The daily Daylily chore

Summer is in full swing with roses past their peak but the time for daylilies and true lilies is now!  Lilies were a favorite until the red lily beetle arrived a few years ago.  Now the daily daylily chore involves searching for the fast moving bright red beetle and its eggs as well as the more

Lilium

pleasurable task of removing the spent blooms from each evening before.  The hemerocallis (daylily) and the lilium (lily) are both from the Lilaceae family but the hemerocallis is distinguished by its blooms which last only one day.  Of course there are many other differences such as the foliage and the roots – bulbs/tubers.  Lilies are not my favorite anymore,( despite the fact that one of my favorite labradors of all time, my Lily Athena, was named for them), because I have had serious problems with them over the years.  But how can you resist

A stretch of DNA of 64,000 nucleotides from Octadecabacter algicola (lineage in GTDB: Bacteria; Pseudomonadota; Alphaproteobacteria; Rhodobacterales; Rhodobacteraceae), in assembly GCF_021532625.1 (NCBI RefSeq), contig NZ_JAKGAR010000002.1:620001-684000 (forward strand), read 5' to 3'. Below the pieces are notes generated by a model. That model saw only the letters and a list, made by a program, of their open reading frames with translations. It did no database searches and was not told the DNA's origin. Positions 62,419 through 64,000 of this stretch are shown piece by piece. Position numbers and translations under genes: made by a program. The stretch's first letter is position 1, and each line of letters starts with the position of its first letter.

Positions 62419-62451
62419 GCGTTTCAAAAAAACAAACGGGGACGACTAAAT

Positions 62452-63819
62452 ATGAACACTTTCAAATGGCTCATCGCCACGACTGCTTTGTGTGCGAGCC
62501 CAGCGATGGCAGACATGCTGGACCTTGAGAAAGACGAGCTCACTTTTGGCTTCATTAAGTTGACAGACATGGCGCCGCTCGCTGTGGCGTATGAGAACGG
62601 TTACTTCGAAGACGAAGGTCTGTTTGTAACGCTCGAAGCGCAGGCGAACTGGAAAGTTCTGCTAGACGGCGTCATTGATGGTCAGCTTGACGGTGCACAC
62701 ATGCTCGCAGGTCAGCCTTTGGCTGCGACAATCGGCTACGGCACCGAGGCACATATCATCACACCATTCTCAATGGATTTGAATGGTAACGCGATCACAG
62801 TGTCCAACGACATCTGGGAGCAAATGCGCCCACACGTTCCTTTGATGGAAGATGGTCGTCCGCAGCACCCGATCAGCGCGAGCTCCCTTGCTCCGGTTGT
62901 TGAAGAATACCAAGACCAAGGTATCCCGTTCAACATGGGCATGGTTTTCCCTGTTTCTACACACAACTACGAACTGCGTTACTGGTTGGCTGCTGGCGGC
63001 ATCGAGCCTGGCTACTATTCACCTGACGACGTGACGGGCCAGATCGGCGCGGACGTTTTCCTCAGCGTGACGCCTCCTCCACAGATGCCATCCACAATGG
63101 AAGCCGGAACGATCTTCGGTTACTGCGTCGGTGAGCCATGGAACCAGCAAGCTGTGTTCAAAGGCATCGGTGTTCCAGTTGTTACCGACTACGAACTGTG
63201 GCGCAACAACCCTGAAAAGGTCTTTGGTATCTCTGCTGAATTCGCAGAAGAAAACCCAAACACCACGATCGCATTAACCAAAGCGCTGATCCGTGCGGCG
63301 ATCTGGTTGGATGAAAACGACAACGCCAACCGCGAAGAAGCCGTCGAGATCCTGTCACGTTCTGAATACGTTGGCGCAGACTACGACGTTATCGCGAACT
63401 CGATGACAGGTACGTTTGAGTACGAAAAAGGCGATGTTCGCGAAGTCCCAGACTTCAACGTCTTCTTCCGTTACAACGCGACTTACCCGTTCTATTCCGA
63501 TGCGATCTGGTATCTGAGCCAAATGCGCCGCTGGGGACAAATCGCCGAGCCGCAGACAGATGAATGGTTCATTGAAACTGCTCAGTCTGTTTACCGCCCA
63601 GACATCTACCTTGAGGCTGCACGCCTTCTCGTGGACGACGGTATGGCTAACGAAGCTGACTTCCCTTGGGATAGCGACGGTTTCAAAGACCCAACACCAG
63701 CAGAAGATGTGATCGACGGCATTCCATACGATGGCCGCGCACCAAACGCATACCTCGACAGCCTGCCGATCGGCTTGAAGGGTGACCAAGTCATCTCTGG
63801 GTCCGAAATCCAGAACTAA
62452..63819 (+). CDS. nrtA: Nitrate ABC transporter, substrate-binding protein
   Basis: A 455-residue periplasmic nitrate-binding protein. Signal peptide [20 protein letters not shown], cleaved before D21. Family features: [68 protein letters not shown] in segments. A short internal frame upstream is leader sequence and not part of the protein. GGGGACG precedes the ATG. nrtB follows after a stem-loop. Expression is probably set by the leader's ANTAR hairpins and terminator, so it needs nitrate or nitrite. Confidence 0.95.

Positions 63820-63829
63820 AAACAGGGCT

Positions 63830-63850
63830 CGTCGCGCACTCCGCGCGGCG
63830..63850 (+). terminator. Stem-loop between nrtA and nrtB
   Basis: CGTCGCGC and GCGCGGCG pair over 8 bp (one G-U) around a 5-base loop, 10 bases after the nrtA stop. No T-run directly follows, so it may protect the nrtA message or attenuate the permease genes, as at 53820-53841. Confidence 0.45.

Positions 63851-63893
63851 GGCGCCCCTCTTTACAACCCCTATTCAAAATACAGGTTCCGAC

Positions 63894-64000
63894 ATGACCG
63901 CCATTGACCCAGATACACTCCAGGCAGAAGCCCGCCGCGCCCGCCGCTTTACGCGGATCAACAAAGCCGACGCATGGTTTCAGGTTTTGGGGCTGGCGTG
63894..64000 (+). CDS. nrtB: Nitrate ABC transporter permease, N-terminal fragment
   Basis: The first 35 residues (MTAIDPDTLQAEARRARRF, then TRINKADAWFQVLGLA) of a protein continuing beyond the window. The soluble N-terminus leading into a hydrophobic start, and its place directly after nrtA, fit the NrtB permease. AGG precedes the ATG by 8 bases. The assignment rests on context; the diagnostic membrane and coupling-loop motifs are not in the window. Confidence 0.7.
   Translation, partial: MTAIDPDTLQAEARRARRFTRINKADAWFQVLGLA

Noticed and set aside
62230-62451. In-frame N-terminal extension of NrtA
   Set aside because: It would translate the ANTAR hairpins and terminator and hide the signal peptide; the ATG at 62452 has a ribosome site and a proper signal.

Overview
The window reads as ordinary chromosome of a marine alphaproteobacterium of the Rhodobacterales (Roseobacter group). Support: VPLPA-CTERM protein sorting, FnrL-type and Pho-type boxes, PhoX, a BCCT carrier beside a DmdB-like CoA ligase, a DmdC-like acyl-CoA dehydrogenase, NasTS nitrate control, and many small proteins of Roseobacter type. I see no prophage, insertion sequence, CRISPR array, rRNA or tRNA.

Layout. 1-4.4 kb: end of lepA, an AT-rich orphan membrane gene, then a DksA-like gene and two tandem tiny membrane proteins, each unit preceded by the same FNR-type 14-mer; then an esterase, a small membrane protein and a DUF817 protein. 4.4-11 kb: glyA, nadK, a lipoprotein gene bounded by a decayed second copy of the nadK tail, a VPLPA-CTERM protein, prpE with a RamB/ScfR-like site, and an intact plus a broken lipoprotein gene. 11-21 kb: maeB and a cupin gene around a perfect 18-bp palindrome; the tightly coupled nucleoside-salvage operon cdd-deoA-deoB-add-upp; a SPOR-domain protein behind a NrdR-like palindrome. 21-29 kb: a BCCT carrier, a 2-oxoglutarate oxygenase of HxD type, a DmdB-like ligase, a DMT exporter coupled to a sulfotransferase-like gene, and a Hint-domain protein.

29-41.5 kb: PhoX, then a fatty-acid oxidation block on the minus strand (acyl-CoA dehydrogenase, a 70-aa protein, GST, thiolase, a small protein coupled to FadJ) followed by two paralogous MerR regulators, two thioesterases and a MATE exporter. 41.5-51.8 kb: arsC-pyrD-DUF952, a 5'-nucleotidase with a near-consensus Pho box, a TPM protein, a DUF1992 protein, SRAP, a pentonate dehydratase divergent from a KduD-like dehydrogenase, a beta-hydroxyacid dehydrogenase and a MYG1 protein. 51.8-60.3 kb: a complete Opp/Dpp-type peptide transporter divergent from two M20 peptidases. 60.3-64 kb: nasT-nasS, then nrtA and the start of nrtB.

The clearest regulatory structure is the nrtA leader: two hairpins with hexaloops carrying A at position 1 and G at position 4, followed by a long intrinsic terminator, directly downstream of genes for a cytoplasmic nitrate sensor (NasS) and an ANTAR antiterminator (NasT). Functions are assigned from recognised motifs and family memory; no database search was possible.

Hemerocallis 'Red Volunteer'

a plant like this?  Or this one, unnamed as it came in White Flower Farm’s packaging of discounted daylilies –

100 for a great price but no name.

Some will stop to smell the roses, but don’t discount spending time to pick the spent daylilies!

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About Jayne on Weed Street

Wife, mother, and owner of pets much loved. Gardener of three decades, amateur photographer, ardent about art, antiques and books.
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2 Responses to The daily Daylily chore

  1. Tricia says:

    Lilies were one of my first real successes in gardening. Rubrums were my choice of cut flowers when I could afford them in New York, and they were the first things I planted when I finally had a flower bed. But some mysterious underground beast tore through the bed after a couple of years, taking nearly all of them, the trails emerging as the snow melted. We knew we’d be leaving, so I didn’t replant them but someday…

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  2. Nell Jean says:

    Late in the evening just before dusk I go out and pick every daylily bloom, laying them gently in a basket and savoring each blossom. They go in the compost heap when I’m done, still lovely but starting to fade. Next morning, new blossoms open and there are no ‘soggy socks’ hanging on the scapes.

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